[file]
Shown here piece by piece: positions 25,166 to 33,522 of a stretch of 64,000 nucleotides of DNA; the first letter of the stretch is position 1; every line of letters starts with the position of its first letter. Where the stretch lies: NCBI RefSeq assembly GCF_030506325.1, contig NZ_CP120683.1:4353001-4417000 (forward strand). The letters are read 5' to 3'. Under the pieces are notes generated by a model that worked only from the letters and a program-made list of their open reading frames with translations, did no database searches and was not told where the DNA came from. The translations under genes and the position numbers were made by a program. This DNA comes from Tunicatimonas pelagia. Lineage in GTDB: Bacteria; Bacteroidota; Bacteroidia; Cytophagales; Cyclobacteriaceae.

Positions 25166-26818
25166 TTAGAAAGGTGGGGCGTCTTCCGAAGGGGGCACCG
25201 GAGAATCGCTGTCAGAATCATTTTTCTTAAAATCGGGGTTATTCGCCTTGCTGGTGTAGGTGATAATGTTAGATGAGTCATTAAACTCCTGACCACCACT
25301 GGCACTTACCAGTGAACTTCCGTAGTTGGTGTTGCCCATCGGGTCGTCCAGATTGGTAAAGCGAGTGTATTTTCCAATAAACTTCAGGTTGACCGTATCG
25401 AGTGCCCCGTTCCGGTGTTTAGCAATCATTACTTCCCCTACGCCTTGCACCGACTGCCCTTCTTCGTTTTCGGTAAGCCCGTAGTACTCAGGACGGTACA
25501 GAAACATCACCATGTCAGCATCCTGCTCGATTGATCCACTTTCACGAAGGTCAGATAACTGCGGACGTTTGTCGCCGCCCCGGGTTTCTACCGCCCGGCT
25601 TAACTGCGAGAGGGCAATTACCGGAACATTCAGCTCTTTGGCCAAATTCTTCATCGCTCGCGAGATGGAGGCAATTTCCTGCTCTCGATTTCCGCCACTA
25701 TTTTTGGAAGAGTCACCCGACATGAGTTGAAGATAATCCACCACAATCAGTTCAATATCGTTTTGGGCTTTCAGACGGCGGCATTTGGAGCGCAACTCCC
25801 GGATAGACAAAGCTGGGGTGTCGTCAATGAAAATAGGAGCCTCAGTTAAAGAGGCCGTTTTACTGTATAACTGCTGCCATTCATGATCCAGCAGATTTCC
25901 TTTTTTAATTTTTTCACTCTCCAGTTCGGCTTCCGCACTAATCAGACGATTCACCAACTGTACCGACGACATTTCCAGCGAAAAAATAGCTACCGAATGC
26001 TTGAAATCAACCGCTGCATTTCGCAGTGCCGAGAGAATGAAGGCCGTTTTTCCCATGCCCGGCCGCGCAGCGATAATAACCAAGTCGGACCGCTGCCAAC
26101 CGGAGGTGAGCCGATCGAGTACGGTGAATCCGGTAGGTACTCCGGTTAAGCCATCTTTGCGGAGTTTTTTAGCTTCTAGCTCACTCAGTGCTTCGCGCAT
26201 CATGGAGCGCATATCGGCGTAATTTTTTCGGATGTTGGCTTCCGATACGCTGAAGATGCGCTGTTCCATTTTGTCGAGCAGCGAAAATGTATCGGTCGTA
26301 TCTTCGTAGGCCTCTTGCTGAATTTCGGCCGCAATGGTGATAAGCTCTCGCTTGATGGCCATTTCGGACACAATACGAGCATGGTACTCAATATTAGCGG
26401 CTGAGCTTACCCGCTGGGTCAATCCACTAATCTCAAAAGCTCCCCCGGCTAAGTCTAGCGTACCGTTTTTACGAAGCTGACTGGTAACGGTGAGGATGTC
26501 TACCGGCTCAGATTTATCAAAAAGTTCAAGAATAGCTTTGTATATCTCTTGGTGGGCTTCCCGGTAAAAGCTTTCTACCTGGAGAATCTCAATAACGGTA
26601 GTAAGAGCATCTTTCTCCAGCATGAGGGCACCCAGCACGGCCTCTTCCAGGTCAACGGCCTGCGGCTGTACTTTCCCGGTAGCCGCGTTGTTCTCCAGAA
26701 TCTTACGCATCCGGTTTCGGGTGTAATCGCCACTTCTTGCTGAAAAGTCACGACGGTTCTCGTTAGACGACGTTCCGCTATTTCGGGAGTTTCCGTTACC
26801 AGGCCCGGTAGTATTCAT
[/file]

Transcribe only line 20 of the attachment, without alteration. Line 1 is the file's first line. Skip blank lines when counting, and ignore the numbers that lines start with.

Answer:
26801 AGGCCCGGTAGTATTCAT